Dr. Joachim von Amsberg, a former World Bank official, responsible for driving the strategic direction for the Asian Infrastructure Investment Bank and overseeing its environmental and social policies. He helps lead the institution's efforts to boost regional prosperity through development financing different from that seen at Western banks.
Leaders League. How to deal with credit risks?
Joachim von Amsberg. We engage in policy dialogues with countries to make sure we are funding their priorities. The dialogues also create a joint ownership for the projects. Borrowing countries do provide policy support to ensure project success.
AIIB has put in place a strong risk management framework for sound and sustainable banking. We invest in a diversified portfolio of projects across countries, including middle or high-income countries. We make the necessary loss provision, and determine the economic capital for every loan or equity investment we make. We also plan prudently and ensure we have adequate capital to support our lending program for clients through the economic cycle.
In June, AIIB approved its first equity investment in India. What are AIIB’s preferred investment methods?
We select the investment instrument most suitable to achieve our mandate of investing in infrastructure. We don’t favor any particular investment instrument. In this specific case, we are investing in a fund to mobilize other investors. This fits our key priority of mobilizing private capital to meet Asia’s huge infrastructure needs, and our objective of meeting the investment needs of our member state.
You have stated that AIIB is keen to play a catalytic role through project finance with the private sector. What exactly does this entail?
Asia’s infrastructure needs are so huge that they can only be addressed by bringing in private sector capital. Hence, mobilizing private capital is one of our key priorities right from the beginning. We hope to play a catalytic role in a few steps. First, we will work with private investors to support projects. For example, they may need co-financing for large projects or require longer tenor loans which we can provide. We also have a special fund for project preparation in low-income countries to make them more bankable. In time, we will provide more instruments (e.g., guarantees, local currency loans) to reduce risks to projects and catalyze more investments. We are also working with private sector investors to contribute to the effort of making infrastructure into an asset class over the long term.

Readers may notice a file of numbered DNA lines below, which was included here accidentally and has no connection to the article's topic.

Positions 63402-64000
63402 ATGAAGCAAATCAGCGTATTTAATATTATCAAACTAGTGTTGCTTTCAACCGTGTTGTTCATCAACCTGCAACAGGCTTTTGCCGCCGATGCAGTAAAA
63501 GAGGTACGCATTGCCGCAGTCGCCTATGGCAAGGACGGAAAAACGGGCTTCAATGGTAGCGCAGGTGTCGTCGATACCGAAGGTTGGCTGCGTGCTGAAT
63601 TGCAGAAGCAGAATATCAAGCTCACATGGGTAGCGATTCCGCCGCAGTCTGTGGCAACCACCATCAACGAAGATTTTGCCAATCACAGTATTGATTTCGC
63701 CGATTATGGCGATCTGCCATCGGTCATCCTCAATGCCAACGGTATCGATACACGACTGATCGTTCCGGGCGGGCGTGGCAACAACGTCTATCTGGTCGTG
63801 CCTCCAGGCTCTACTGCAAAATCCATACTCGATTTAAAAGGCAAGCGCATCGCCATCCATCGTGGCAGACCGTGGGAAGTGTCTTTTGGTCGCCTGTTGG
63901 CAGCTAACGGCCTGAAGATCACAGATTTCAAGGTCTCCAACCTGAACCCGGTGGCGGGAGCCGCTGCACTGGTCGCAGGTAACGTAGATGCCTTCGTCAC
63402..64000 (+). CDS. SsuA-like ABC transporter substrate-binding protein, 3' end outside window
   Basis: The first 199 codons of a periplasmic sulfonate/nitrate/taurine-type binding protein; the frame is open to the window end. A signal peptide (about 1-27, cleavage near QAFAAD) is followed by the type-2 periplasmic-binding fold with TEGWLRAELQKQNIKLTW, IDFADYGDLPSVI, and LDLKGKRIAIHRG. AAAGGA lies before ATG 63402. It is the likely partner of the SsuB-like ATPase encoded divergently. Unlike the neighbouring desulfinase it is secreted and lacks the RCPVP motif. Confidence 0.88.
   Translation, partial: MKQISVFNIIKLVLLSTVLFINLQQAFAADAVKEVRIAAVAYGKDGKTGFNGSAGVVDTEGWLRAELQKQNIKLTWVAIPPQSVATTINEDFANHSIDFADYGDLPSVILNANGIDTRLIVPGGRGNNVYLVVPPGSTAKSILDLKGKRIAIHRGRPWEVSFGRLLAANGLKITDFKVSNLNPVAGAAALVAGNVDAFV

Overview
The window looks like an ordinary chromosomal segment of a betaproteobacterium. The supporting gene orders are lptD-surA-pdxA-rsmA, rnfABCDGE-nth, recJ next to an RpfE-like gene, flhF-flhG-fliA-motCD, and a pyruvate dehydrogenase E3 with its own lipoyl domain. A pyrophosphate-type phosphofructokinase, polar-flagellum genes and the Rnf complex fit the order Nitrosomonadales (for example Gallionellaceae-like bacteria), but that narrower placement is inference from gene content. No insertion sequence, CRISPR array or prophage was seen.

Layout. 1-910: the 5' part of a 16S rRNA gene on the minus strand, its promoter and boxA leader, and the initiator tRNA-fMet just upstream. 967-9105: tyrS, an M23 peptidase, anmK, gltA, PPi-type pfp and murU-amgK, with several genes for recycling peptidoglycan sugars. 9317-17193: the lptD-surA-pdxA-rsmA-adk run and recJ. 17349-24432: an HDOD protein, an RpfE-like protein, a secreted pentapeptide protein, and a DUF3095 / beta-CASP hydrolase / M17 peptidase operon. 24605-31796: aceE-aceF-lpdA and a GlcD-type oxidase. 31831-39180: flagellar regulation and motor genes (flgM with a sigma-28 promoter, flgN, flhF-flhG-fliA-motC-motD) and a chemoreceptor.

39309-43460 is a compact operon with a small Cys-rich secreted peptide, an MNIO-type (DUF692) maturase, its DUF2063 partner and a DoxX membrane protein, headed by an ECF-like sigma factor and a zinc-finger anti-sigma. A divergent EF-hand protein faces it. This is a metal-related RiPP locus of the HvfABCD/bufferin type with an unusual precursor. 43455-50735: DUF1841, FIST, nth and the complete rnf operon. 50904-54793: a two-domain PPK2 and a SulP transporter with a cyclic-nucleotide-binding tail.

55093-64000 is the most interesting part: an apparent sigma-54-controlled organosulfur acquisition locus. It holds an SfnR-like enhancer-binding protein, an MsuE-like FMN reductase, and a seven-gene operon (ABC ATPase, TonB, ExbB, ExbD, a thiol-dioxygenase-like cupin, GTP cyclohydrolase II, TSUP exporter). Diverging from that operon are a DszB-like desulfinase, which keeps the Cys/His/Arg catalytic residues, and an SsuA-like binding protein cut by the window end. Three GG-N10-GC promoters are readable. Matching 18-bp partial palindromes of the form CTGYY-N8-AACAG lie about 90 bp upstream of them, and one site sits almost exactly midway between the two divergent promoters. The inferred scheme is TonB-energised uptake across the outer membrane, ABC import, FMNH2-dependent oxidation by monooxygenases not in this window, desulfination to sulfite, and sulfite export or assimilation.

As the AIIB expands, how do you balance the competing needs of member countries?
While we have 80 members, not all will require our capital for infrastructure development. For projects that come to the bank for funding, we will assess each project by their merit (a) financial and economic sustainability (b) environmental and social safeguard (c) social acceptance.
After the investment or loan is approved, we require investees or borrowers to report back to us on project progress. We also support project implementation and monitor project progress. Increasingly, monitoring can be done by technology. In a recently approved project, there will be on site cameras and GPS to help us track implementation progress online. This increases efficiency for both the Bank and the borrower.
Apart from the infrastructure/finance paradox, what other challenges does AIIB face?
Besides mobilizing private capital, we have two other thematic priorities. We hope to help integrate regional economies through cross border connectivity. We also want to help countries transit to low carbon growth paths.
Institutionally, our challenge would be to deploy our capital optimally – to maximize development impact while keeping to principles of sound banking.
What do you think of the development of mobile payment in developing countries?
Mobile payment is indeed an interesting area, it cuts across (a) digital and ICT infrastructure (b) inclusive growth in bringing digital and financial access to many and (c) integration of economies, such as through payment systems or e-commerce.
I can see AIIB investing in hard ICT infrastructure (e.g., fiber connectivity) to support growth in these areas. I also can see us investing in digital platforms that bring about financial access and integration. We don’t yet have a fully-fledged investment strategy, but we are watching and studying this space with great interest.
Germany is the largest investor outside Asia, is there one specific area that you will promote collaboration between China and Germany?
AIIB, of course, is a multilateral platform that acts on behalf of its entire membership. But separately, on bilateral cooperation, climate change is one example and one key area where Germany and China can collaborate effectively, and create big impact globally. China, through its manufacturers, has reduced the cost of solar panels and thus improved the economics of such renewable projects. Germany has very deep interest in promoting clean energy. There is thus a lot of alignment to promote further collaboration.